But ever since I moved out in November 2011, I've had to make do without a bed of my own. I lived at one apartment where a sleeping bag was provided for me to use as padding against the hardwood floor. Then I hit the road for a few months, sleeping on couches and floors. And at another apartment, I slept on an air mattress that would totally deflate by the time I awoke in the morning. This depressing sleep arrangement was the same in which I found myself upon moving to my current digs in Inwood.
Only about a month and a half into my residence at The Cave, I began to experience rather severe pain in my neck and shoulders. I attributed it to one of two things: the ever-deflating air mattress or my milk-crate desk chair. I wondered whether I could cure myself of this pain without throwing down big bucks for a bedframe and mattress or new chair.
I investigated on Google with the question, "Is it healthy to sleep without a mattress?" and I came upon this article, clearly written by a granola hippie. It said:
"Sleeping on a hard surface can reshape the back and realign the body. A firm sleep surface helps the body's relationship with gravity, with the earth. This is a therapeutic practice available to all of us, which works while we sleep."
Can't be too bad, I thought to myself. But I wanted to confirm with a friend who is a chiropractor. He also said that it might help my back pain (and indeed, I've read dozens of anecdotes online, people saying that their doctor recommended for them to sleep on the floor when experiencing back pain). So I finally decided to leave the mattress deflated, adding just a few thin layers of blankets for padding.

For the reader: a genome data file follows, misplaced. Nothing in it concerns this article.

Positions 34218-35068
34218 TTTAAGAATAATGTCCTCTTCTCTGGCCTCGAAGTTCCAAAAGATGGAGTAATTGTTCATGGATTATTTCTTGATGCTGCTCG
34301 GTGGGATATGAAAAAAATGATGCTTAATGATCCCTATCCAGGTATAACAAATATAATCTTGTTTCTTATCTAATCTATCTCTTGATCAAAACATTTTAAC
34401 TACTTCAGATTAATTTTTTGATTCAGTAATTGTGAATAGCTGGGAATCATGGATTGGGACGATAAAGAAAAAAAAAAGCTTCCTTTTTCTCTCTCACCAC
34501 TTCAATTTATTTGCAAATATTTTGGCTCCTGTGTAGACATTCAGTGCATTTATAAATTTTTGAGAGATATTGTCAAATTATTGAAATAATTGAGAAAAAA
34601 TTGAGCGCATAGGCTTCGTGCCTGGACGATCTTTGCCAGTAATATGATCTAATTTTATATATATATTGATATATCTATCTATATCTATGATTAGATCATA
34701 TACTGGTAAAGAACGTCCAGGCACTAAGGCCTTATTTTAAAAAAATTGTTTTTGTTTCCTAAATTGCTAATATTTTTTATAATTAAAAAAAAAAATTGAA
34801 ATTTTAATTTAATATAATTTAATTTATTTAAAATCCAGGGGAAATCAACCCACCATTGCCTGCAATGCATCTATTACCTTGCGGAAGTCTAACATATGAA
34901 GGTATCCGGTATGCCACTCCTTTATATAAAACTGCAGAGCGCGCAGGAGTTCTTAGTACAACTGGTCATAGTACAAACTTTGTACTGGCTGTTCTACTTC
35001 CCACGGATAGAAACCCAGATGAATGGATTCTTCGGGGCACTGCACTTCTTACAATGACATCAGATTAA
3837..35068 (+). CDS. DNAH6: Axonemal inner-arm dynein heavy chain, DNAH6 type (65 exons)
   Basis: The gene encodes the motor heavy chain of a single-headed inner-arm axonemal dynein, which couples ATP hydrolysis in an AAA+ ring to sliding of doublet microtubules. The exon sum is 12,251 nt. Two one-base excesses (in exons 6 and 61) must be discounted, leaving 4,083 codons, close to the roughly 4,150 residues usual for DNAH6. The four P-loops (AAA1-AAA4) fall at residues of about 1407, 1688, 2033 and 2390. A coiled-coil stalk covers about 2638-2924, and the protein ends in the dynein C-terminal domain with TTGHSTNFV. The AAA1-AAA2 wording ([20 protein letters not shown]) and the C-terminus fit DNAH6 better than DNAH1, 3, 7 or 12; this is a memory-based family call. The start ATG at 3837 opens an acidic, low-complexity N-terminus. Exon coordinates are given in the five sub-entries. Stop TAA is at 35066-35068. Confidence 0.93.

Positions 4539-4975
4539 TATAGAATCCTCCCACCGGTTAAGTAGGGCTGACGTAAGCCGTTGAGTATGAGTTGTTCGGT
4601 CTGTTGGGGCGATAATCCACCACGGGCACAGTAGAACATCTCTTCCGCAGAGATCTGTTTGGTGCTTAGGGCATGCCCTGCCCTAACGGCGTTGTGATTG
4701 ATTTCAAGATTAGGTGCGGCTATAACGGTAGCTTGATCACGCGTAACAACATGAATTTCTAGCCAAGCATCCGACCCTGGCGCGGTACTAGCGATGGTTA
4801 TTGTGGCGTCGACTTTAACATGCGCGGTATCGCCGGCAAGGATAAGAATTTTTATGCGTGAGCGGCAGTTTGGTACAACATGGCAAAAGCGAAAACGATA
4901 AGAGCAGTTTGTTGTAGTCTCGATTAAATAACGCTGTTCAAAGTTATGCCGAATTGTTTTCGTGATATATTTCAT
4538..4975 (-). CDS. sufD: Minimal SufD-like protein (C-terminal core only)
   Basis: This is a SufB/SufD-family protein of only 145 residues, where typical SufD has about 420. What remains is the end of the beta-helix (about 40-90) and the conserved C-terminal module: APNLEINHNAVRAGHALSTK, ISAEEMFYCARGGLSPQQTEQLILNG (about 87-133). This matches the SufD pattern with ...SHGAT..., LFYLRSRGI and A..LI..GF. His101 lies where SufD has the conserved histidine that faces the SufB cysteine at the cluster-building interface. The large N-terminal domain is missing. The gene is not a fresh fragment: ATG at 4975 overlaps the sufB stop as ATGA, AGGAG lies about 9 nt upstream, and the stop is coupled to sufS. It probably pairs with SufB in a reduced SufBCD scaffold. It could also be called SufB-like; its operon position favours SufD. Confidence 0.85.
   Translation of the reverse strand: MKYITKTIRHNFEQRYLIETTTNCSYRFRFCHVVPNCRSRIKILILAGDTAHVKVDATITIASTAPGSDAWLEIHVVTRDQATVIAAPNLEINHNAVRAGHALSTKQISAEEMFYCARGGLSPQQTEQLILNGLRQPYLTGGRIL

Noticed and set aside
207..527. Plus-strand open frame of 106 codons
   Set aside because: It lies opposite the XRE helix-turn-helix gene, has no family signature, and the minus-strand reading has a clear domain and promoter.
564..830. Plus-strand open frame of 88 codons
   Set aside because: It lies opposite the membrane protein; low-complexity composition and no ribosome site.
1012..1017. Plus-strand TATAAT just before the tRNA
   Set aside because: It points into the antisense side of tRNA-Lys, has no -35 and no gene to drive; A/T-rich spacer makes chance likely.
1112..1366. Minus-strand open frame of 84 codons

The next day, my pain was far worse than before, but I didn't want to give up just yet. I was almost certain that the intense pain was due to a mild case of the flu. Besides, I still could not afford a new bed.
So I kept at it, sleeping on the floor every day for another month and a half. I also began a daily yoga regiment in the mornings. And one night, walking home, I found a rolling desk chair on the street with a broken caster wheel. I removed the rest of the wheels and replaced them instead with the legs of a table. With the new sleeping and sitting arrangements, the pain in my neck and shoulder slowly receded.
Finally, just a couple weeks ago somebody offered to give me their bed and mattress. As it turned out, she was wanting to sleep on the floor instead. I had grown quite accustomed to sleeping on a hard/flat surface, but I accepted her generous offer because I wanted to be able to sit at my bed when I awake in the mornings. Literally crawling out of bed in the mornings was awfully awkward.
I'm certain I will never buy a mattress again - it's most certainly a consumer scam. And now that I know the truth about the links between sleeping and back health, it's shocking to me that mattresses are the norm. Here's hoping I can have some part in turning the tide!